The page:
search.noResults

search.searching

dataCollection.invalidEmail
note.createNoteMessage

search.noResults

search.searching

orderForm.title

orderForm.productCode
orderForm.description
orderForm.quantity
orderForm.itemPrice
orderForm.price
orderForm.totalPrice
orderForm.deliveryDetails.billingAddress
orderForm.deliveryDetails.deliveryAddress
orderForm.noItems
Focus on Health & Beauty


Make a lasting impression T


he health and beauty sector has seen some major developments in recent years, an injection of style being a major factor. Gone are the days where a standard uniform was grabbed off the shelf.


Grahame Gardnerʼs group sales director, Simon Ward, says: “We understand a uniform is much more than just a working garment and offers many advantages to both the wearer and the business. A well designed and branded uniform can also be used to create a brand identity for the business, and the right uniform will act as a carrier for the business that promotes pride in the wearer, and therefore increases staff performance and involvement.” Teri-Louise Deegan, marketing executive at Prestige Leisure, agrees. She says: “A uniform is important to businesses within the health and beauty sectors as it purports a sense of elegant professionalism. Seeing workers in a uniform gives any establishment an upmarket air, and will help to retain clients and gain footfall. As well as increasing the customer experience, it also helps staff to appear professional and well presented, falling in line with the expectations and perceptions of this industry.”


A role to fulfil


When it comes to helping your customers decide what style of uniform would be best for their business, it is important to remember that a uniform not only has to look good, but has many other roles to fulfil. “A uniform is designed to offer the wearer protection from hazards which may be present in the workplace, and a well-made uniform can be a highly effective piece of protective equipment,” explains Simon.


Laura Dutton, marketing executive at Premier Worker, suggests that you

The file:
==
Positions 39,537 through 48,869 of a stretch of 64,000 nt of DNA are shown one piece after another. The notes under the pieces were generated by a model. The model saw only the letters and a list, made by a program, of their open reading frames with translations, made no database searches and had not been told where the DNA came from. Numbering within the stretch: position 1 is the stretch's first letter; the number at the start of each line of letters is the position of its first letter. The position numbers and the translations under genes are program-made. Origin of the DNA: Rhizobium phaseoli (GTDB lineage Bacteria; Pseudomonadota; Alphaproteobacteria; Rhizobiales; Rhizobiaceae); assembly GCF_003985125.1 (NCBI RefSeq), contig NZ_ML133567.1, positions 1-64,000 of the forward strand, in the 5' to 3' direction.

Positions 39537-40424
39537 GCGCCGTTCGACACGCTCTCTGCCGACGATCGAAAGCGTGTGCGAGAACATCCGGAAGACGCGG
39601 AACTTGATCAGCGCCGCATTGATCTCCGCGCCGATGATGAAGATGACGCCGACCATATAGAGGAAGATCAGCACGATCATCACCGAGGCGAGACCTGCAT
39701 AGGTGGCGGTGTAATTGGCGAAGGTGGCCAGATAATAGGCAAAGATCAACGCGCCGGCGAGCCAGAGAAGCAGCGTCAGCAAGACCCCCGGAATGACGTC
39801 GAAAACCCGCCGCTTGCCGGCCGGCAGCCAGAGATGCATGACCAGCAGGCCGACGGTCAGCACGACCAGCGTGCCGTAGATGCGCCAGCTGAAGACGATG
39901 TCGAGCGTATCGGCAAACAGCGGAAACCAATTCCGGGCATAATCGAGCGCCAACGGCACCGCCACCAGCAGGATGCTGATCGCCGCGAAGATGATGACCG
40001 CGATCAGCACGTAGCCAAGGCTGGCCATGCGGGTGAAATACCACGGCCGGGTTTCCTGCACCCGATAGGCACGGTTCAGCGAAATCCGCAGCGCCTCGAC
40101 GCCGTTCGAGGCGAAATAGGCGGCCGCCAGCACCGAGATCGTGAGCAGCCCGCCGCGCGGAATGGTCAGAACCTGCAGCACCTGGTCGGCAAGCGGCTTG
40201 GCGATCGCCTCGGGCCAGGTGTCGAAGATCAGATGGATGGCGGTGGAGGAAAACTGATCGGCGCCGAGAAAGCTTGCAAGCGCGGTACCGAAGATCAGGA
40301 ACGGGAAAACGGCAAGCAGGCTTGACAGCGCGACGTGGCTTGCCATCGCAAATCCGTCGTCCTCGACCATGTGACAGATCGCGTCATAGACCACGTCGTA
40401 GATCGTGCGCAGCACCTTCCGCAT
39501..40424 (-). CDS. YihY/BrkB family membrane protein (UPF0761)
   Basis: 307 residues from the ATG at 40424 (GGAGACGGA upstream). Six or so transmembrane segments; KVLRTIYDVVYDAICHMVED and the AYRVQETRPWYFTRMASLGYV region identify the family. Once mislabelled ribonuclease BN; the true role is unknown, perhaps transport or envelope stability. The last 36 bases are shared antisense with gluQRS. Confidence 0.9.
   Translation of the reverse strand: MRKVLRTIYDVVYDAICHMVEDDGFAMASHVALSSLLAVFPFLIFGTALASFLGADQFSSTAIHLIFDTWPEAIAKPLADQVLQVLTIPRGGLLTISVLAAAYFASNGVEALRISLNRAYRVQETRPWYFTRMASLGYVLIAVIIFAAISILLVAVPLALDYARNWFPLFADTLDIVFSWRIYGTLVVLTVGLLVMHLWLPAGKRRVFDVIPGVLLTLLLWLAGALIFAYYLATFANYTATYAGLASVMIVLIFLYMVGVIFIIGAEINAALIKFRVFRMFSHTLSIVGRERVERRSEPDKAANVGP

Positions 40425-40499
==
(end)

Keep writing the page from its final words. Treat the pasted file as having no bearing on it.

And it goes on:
Uniforms create a sense of elegant professionalism


should consider the practicalities of your customersʼ job roles during the decision making process.


“In this industry the clean and hygienic appearance of staff is particularly important as there is often close physical contact with clients during treatments. What is suitable for a nail technician performing intricate artistry at a desk may not be suitable for a sports masseuse who has physical demands. Sparkle and bling is great for some, whereas plain and


For an extra professional touch, advise


your customers to get personal with their staff uniforms.


–Laura Dutton, marketing executive, Premier Workwear


| 78 | May 2019


practical is necessary for others,” she says.


Once a uniform has been selected, now is the time to suggest branding and personalisation. The most popular method of decoration remains embroidery as it is a great way of displaying a company logo on a uniform. Traditionally, a logo is placed on the left chest, but now companies are getting increasingly creative with their logo placement.


“For an extra professional touch, advise your customers to get personal with their staff uniforms,” says Laura. “Sell them your print and embroidery skills and recommend that they get their salon name or team members names embroidered in their uniform. This level of personalisation is great for clients who may need reminding of the name of their favourite stylist from time to time.”


www.printwearandpromotion.co.uk


What a team wears can easily reflect how customers portray that business. Any vets, dentists, spa or beauty salon can influence their footfall by creating a professional look, backed up by a recognisable and trustworthy brand. Here the experts detail why a solid uniform makes all the difference in this sector.


Page 1  |  Page 2  |  Page 3  |  Page 4  |  Page 5  |  Page 6  |  Page 7  |  Page 8  |  Page 9  |  Page 10  |  Page 11  |  Page 12  |  Page 13  |  Page 14  |  Page 15  |  Page 16  |  Page 17  |  Page 18  |  Page 19  |  Page 20  |  Page 21  |  Page 22  |  Page 23  |  Page 24  |  Page 25  |  Page 26  |  Page 27  |  Page 28  |  Page 29  |  Page 30  |  Page 31  |  Page 32  |  Page 33  |  Page 34  |  Page 35  |  Page 36  |  Page 37  |  Page 38  |  Page 39  |  Page 40  |  Page 41  |  Page 42  |  Page 43  |  Page 44  |  Page 45  |  Page 46  |  Page 47  |  Page 48  |  Page 49  |  Page 50  |  Page 51  |  Page 52  |  Page 53  |  Page 54  |  Page 55  |  Page 56  |  Page 57  |  Page 58  |  Page 59  |  Page 60  |  Page 61  |  Page 62  |  Page 63  |  Page 64  |  Page 65  |  Page 66  |  Page 67  |  Page 68  |  Page 69  |  Page 70  |  Page 71  |  Page 72  |  Page 73  |  Page 74  |  Page 75  |  Page 76  |  Page 77  |  Page 78  |  Page 79  |  Page 80  |  Page 81  |  Page 82  |  Page 83  |  Page 84  |  Page 85  |  Page 86  |  Page 87  |  Page 88